One of the things that became obvious to the researchers was that “The longer the participants stayed on the page, the more favourable their impressions were,”. So it is key that you should ensure that the content on your site encourages a viewer to stay.



Research referenced: Eyes Don’t Lie: Understanding Users’ First Impressions on Website Design Using Eye Tracking (PDF). Sheng, Hong; Dahal, Sirjana, 1986-; hsheng; cfisher; murray; rhall; Missouri University of Science of Technology. Information Science & Technology; Missouri University of Science of Technology. Laboratory for Information Technology Evaluation – LITE; Fisher, Caroline;Murray, Susan L.; Hall, Richard H.

About Geoffrey Cooling

my name is Geoffrey Cooling and I am the author here at Just Audiology Stuff. I have been involved in the Hearing Healthcare Profession for several years now. I initially worked as a Hearing Healthcare Professional for a large national retailer in Ireland.

After several years in Practice I was approached to work for a manufacturer, where I was employed for five years. I am now the Co Founder of a business called Audiology Engine. We design websites, undertake content marketing and generally look after everything digital for audiological practices. I am also a contributor to many hearing profession periodicals and websites.

I have written two commercially available books, The Little Book of Hearing Aids which is written for hearing aid consumers and Audiology Marketing in a Digital World which is written for Audiology Practice Owners. They are both available in Paperback and Kindle versions on Amazon. I also write for consumers on the website Hearing Aid Know, which is a website with the mission of demystifying hearing aids, their types and their technology.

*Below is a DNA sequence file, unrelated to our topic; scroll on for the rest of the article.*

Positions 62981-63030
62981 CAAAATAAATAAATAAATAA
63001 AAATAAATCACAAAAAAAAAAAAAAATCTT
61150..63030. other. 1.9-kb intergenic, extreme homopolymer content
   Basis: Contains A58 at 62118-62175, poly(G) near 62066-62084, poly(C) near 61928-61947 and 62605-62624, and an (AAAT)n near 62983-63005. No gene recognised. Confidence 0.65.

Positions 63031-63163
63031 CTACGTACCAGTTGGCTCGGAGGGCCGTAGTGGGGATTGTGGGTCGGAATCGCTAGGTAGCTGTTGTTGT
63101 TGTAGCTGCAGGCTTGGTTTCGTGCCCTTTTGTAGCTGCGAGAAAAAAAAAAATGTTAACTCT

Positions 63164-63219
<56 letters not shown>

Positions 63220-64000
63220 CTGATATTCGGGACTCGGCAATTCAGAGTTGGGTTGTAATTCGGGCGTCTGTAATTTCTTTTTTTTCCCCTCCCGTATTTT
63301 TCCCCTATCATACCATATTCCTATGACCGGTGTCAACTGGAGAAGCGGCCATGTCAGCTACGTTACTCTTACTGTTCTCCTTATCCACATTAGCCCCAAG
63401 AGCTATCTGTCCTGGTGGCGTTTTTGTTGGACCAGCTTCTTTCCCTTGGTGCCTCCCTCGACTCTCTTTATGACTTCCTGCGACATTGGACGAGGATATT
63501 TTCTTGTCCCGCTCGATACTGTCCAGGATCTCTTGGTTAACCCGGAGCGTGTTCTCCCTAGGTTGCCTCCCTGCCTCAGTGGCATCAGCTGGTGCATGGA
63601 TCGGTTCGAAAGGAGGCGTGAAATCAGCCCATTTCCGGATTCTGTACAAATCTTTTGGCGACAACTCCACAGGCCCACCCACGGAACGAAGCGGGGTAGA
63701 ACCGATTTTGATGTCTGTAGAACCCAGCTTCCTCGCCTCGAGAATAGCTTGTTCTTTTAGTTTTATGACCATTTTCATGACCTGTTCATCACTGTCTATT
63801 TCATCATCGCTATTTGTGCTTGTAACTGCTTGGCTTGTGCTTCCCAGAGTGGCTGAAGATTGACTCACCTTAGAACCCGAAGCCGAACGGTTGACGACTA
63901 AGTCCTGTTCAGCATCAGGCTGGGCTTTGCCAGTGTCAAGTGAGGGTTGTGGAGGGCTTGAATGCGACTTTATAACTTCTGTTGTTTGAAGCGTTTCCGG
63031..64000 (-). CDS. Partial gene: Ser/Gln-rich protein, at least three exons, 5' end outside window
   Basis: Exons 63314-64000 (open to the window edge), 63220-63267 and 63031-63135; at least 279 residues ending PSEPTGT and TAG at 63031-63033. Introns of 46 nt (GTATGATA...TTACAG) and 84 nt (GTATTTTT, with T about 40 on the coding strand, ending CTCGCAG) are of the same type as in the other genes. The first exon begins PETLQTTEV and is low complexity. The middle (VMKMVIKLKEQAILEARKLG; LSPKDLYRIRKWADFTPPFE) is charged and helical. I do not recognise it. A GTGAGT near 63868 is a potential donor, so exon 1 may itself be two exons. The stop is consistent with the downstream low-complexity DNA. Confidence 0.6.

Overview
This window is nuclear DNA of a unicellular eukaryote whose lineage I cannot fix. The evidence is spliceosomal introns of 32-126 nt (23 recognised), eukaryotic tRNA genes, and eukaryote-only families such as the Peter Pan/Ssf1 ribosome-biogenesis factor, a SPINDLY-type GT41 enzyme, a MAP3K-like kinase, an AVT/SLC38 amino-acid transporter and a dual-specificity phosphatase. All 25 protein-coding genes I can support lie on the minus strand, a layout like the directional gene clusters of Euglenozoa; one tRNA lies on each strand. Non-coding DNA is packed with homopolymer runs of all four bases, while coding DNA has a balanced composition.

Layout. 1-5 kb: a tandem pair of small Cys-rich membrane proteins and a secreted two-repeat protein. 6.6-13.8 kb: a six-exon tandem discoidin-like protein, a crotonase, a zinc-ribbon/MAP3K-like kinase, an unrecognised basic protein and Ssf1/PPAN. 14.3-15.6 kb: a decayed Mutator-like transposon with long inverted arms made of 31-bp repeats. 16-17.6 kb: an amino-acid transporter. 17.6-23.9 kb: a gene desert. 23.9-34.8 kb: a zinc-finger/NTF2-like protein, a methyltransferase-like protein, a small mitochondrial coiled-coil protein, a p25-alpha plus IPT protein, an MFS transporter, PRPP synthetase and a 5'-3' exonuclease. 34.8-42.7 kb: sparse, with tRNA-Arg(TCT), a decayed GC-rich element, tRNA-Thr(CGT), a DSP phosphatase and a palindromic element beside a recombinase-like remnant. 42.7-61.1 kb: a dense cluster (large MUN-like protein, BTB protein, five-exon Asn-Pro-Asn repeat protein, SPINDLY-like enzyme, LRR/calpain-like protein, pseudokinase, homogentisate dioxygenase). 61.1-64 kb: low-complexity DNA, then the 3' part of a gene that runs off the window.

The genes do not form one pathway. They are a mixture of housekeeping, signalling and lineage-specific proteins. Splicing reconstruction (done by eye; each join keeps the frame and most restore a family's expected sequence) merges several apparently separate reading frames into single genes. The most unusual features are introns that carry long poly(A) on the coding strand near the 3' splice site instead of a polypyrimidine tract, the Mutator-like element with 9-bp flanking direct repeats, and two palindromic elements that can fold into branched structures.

I have a great interest in commercial strategy as it applies to Healthcare in general and specifically to Hearing Healthcare. I also have a great interest in the psychology of sales and human interaction. I have been involved with social media for some time, both personally and professionally. I find the engagement and discourse on some social media channels fascinating.

I instituted social media strategy for the company I worked for as an experiment. That experiment soon spread throughout the company and I am proud to say that the company is probably one of the most active in the industry. I would like to point out that all views, opinions and thoughts here are mine own. Unless of course they have been planted by the pod people, you just can’t take your eyes off the pod people. Those views do not necessarily reflect upon any views or opinions held by my employer, if I ever get another one.

I think that our industry is in the middle of a time of huge change, I think that the change will be forced by both internal and external pressure. I think that private Independent Healthcare Practices will have to be smart and lithe of feet in order to meet these changes. I hope that some of my blatherings are of benefit to those Practices, Independent Hearing Healthcare Practices need to survive. I believe that if that occurs it will be of real benefit to Patients.

I hope that I, and my writings will play a small part in their continued success.